Standing on Their Shoulders Leaves a Lasting Impression

By Ashlie Bienvenu

On Thursday, September 28th, the BCRC was asked to present the Standing on Their Shoulders videos (a past BCRC community project), to students at McGill, for community involvement day. The videos were very well received by the McGill students who signed up for the viewing. There was a discussion period, which followed the videos, in which students got to interact with two youth who were involved in creating the videos. We were also joined by a reporter from CBC.


The fact that Standing on Their Shoulders is still an important and talked about project, almost a year after its completion, shows how impactful this project was on the community. We are very proud of the hard work that our youth put into these videos and how they have positively impacted the community. Great work, Standing on Their Shoulders Team!

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For Full Version of Semaji September 2016 Click Here


By the President of BCRC

This was presented to the Quebec Community Groups Network (QCGN) and submitted to the Montreal Hearings on Bill 105.


Background and Analysis

Language has become a very controversial topic in Quebec and Canada. In fact, the backlash of this controversy has directly impacted the Black English-speaking community, especially in Quebec. It forces us to pose the question, has Canada fooled itself in thinking that it could become a harmonious nation based on all God’s children, regardless of diversities? Quite simply, the English-speaking peoples of Quebec do not have the same rights as the French-speaking peoples of Quebec; nor do their institutions enjoy the same support as the French-speaking peoples living elsewhere in Canada. In a sense, it can be argued that the English-speaking peoples of Quebec were betrayed by their earlier leaders and abandoned to the fears of the French nationalism of Quebec. It all started with Pierre Elliott Trudeau’s not-withstanding clause, which the Premier of Quebec, Henri Bourassa, took full advantage of, in his quest for French nationalism. The language police sprang directly from this fear of the demise of the French language. However, in recent times they have become quite immature, and, perhaps, have reached the end of their usefulness to the changing Quebec landscape. Bill 86, for Blacks, no matter which boat our ancestors first stepped off of, is nasty business. And the fact that it is happening from within the camp of the liberals, who are supporters of Federalism, indicates the underlying misconceptions with which both sides are trying to build a harmonious diverse society.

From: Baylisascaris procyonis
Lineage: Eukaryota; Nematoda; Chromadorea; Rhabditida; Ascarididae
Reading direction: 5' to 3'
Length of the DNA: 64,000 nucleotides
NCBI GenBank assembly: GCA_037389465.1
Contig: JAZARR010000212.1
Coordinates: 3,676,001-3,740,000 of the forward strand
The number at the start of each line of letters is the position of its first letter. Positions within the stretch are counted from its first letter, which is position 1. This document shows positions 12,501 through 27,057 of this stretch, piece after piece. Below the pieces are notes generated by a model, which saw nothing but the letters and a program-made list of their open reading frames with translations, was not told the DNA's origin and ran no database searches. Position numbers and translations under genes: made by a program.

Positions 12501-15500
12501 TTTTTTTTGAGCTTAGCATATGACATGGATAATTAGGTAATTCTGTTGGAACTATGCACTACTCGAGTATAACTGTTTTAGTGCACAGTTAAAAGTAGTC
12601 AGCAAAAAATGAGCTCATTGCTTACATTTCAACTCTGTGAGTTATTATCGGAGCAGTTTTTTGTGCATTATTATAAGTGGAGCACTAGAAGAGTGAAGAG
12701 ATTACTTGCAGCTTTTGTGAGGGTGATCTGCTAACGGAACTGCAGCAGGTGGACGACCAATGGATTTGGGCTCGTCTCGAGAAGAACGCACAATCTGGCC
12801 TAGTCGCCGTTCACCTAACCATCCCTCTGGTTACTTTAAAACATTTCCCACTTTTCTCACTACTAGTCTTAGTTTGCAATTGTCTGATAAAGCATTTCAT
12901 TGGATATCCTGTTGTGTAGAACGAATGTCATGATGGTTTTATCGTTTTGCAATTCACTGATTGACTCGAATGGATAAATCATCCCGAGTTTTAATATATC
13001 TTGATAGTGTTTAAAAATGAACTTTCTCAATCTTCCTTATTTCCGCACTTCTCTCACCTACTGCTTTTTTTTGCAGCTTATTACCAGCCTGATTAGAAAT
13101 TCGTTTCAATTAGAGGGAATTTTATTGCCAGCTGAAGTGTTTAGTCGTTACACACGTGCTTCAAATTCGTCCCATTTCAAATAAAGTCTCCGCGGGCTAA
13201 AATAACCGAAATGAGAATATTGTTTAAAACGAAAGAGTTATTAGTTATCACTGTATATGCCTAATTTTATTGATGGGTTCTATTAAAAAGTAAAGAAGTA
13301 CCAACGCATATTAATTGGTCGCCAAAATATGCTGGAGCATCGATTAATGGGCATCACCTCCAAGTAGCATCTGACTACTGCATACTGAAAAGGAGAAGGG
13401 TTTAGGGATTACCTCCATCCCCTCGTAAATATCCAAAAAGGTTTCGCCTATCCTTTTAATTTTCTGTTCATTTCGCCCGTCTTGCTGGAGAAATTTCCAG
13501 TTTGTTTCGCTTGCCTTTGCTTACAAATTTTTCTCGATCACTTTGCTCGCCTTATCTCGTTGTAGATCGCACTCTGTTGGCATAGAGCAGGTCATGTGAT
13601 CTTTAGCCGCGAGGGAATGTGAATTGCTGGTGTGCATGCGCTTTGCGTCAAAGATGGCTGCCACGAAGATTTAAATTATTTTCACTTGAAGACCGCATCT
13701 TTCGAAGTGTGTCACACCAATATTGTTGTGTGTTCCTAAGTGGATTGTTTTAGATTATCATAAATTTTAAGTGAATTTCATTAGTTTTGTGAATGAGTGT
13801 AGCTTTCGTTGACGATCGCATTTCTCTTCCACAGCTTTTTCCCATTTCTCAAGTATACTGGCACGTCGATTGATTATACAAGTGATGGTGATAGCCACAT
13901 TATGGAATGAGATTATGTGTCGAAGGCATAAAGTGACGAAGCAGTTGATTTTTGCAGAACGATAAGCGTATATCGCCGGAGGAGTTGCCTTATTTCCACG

We are quick to accuse and vilify other countries and areas for denying their citizens their basic rights; however, it never seems to register that we are living those same injustices here, right in our backyard. The Quebec Government restricts our choices of educational institutions and dictates the language that we do business in, even though, according to the Canadian Charter of Rights and Freedoms, we live in a bilingual multicultural National entity. They also dictate how we present, or express, ourselves in terms of the literary symbols we use to brand ourselves in the business sectors, limit our employment in the public sector on the basis of mother tongue spoken in the home, limit the strength and vitality of English Educational (Elementary and High Schools) institutions by denying all immigrants choice of schools, and they have created an institution of language police to enforce the signage rules. I am having real problems seeing the difference between what Quebec and Canada are doing, under the guise of preserving the French culture in Canada, and what these other “oppressive countries” are doing in order to preserve what they see as their own culture and ideas.

The argument